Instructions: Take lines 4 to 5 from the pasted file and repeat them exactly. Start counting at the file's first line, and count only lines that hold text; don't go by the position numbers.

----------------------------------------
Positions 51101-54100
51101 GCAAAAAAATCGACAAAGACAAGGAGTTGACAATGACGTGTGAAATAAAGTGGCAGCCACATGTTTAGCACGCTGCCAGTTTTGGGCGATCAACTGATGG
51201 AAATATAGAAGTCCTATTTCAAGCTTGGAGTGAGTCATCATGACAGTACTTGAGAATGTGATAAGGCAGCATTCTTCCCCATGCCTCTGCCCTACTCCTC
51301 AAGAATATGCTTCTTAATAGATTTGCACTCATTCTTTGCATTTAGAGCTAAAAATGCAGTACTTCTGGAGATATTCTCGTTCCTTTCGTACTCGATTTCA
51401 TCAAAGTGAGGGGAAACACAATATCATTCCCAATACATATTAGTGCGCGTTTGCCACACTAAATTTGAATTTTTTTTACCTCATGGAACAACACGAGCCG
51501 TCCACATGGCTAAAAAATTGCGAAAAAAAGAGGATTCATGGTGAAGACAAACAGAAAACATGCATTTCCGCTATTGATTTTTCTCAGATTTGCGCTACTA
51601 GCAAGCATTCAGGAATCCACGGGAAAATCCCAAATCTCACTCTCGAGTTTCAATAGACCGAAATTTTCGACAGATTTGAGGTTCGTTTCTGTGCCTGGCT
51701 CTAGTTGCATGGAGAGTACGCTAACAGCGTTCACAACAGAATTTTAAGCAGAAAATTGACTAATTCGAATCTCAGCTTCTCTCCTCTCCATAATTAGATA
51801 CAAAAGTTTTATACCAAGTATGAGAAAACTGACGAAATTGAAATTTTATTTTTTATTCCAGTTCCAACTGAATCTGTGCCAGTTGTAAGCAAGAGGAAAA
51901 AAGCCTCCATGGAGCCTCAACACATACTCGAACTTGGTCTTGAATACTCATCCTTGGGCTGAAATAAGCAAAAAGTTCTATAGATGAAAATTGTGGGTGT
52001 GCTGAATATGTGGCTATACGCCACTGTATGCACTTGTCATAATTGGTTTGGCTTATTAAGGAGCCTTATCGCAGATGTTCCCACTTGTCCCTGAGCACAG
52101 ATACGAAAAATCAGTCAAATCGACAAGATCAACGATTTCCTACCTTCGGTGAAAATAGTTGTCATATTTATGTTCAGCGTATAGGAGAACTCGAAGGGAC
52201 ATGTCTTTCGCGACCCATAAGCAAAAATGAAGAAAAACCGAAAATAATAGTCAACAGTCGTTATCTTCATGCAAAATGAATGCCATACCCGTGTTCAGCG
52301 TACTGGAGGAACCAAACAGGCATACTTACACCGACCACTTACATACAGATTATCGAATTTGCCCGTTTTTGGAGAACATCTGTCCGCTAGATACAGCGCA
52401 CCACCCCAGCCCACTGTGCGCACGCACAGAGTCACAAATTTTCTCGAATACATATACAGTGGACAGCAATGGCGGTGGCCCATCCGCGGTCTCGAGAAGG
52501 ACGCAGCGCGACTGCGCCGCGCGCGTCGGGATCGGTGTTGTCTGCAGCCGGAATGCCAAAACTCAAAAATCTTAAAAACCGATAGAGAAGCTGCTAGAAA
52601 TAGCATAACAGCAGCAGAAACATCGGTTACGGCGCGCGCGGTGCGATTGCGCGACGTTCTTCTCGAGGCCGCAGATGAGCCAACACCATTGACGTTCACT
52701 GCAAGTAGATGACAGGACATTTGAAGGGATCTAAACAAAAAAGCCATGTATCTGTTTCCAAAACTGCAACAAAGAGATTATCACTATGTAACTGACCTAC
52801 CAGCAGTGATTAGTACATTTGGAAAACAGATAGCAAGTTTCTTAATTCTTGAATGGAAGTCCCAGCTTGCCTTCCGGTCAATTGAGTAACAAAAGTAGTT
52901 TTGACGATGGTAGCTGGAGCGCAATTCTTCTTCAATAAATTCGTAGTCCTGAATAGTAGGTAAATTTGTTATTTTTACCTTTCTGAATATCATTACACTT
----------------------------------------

51301 AAGAATATGCTTCTTAATAGATTTGCACTCATTCTTTGCATTTAGAGCTAAAAATGCAGTACTTCTGGAGATATTCTCGTTCCTTTCGTACTCGATTTCA
51401 TCAAAGTGAGGGGAAACACAATATCATTCCCAATACATATTAGTGCGCGTTTGCCACACTAAATTTGAATTTTTTTTACCTCATGGAACAACACGAGCCG